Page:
We learned a few weeks back that Syracuse Orange AD DOCTOR Daryl Gross was leading the charge (by himself?) to change the divisional setup and scheduling for ACC football. The big issue for DOC…the way that the current setup limits certain team's opportunities to play in major media markets (i.e. Syracuse will not return to Atlanta to play Georgia Tech until 2026). That means less access to big media awareness and less access to their delicious, delicious recruits.
Fair enough, right? Considering Atlanta, Miami and wherever the hell Virginia Tech is are all in the other division, we won't be spending a whole lot of time in any of them. So what's the point of a conference? Considering, as Scott Shafer has said, the ACC will soon be among the preeminent power conferences in America, surely we need to get a full share of all that goodness.
Well…there's a flip side to that, which is that you're talking about taking away regional rivalries to make room for balance.
It's the age-old college athletics conundrum. Tradition vs. More Money. Sometimes, it's better to forsake the tradition (see: Syracuse's move to the ACC). Sometimes, it's better to forsake the money (see: Well…uh…rivalries? Maybe?).
Gross hopped on ESPN Radio Tuesday to talk about, amongst other things, his wild ACC scheduling theories. Chris Carlson grabbed some quotes.
Gross: Wants more balanced sked. Uses not playing Ga Tech for 12 years as an issue. Says wants to tell recruits about chance play Miami.— chris carlson (@ccarlsononSU) January 7, 2014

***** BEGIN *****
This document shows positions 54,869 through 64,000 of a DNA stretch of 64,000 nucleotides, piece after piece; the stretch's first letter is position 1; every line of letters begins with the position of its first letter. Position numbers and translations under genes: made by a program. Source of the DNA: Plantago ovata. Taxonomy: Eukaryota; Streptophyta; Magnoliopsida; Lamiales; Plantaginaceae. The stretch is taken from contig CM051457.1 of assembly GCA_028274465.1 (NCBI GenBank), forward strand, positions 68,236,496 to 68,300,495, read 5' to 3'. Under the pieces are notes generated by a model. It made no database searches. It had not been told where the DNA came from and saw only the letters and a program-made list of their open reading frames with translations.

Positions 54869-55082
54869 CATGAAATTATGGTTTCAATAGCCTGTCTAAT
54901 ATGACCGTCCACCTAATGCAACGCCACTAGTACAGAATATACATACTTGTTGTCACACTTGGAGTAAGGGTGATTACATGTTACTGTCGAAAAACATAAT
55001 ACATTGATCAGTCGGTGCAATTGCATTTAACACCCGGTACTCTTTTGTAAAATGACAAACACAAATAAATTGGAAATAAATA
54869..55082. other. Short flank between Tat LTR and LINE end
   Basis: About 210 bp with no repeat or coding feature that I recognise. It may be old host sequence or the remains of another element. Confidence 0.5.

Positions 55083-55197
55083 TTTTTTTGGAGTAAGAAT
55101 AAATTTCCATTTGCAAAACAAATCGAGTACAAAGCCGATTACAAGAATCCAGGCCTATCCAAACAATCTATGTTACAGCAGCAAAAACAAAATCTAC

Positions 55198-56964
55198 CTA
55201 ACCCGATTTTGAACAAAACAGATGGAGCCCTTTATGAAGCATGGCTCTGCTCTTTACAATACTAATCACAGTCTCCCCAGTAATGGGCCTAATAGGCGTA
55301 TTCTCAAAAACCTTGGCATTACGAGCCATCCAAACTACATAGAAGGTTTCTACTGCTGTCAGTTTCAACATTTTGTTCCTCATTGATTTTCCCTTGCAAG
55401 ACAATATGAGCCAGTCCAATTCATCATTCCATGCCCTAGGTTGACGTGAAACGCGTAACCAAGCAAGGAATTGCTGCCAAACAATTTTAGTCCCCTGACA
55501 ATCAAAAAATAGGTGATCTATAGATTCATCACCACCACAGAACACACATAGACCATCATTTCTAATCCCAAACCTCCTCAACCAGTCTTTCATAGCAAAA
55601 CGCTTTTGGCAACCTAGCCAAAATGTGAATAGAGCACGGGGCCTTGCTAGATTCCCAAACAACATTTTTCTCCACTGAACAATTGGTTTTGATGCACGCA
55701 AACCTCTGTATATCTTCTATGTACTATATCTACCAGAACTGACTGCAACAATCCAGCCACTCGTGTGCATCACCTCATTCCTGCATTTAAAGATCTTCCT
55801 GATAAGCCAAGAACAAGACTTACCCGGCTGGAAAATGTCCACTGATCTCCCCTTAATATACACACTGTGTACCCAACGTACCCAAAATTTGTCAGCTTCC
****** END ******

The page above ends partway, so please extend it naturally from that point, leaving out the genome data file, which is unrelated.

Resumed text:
Gross: Says he doesn't want to get rid of all rivalry games. Said Syracuse had no logical one, questions Pitt as annual game.— chris carlson (@ccarlsononSU) January 7, 2014
Gross: Says Boston College is more natural rival but wouldn't want that at expense of game against Miami.— chris carlson (@ccarlsononSU) January 7, 2014
And, basically, that's it in a nutshell. Gross thinks big picture. He thinks media. He thinks branding. He thinks money.
And I'm not necessarily disagreeing with him.
But what he wants is in direct conflict with tradition and rivalry. And you're either cool with that or you're not.
The Boston College rivalry got a perfect re-boot this season and next year's game promises to have a whole lot of emotional interest behind it. But if DOC Gross' grand plan goes into effect, we might not see BC every season. We might even only play then once every three years.
Would you be okay with that?
What's funny is that for all the guff I give DOC, I'm more on his side than not when it comes to positioning Syracuse Athletics. He's forward-thinking and doesn't get bogged down in letting old timey traditions hold back progress. He's the kind of person who doesn't really care if the Rose Bowl is a Big Ten team versus a Pac-12 team. And I'm 100% on board with that. Because, really, it doesn't matter these days.
But…you know…I'm a college football fan. And as such, traditions and rivalries are inherent. I like my No. 44s. I like my band halftime shows. And I like my on-field rivalries (When I can find them…this IS Syracuse after all). So I feel a certain apprehension to putting the BC rivalry on the back-burner for the chance to play Georgia Tech on the road more often.
I'm not sure how far DOC is going to get with his coup. You're talking about asking schools like FSU and Miami to stop playing each other as often, and that doesn't sound like good business for them. Or the ACC. And truth be told, if DOC is going to fight for anything, I'd much rather see him fight to get the ACC Basketball Tournament in New York (though he probably doesn't have to fight too hard on that one).
I guess I don't have a final conclusion here. I'd like to see Boston College on the schedule every season. But I'd also like to see Syracuse play everyone in the conference more often, like you're supposed to in a conference. In this brave, new world of college football, it all seems to come down to tradition vs. money, and which one you lean more toward. So how do you lean?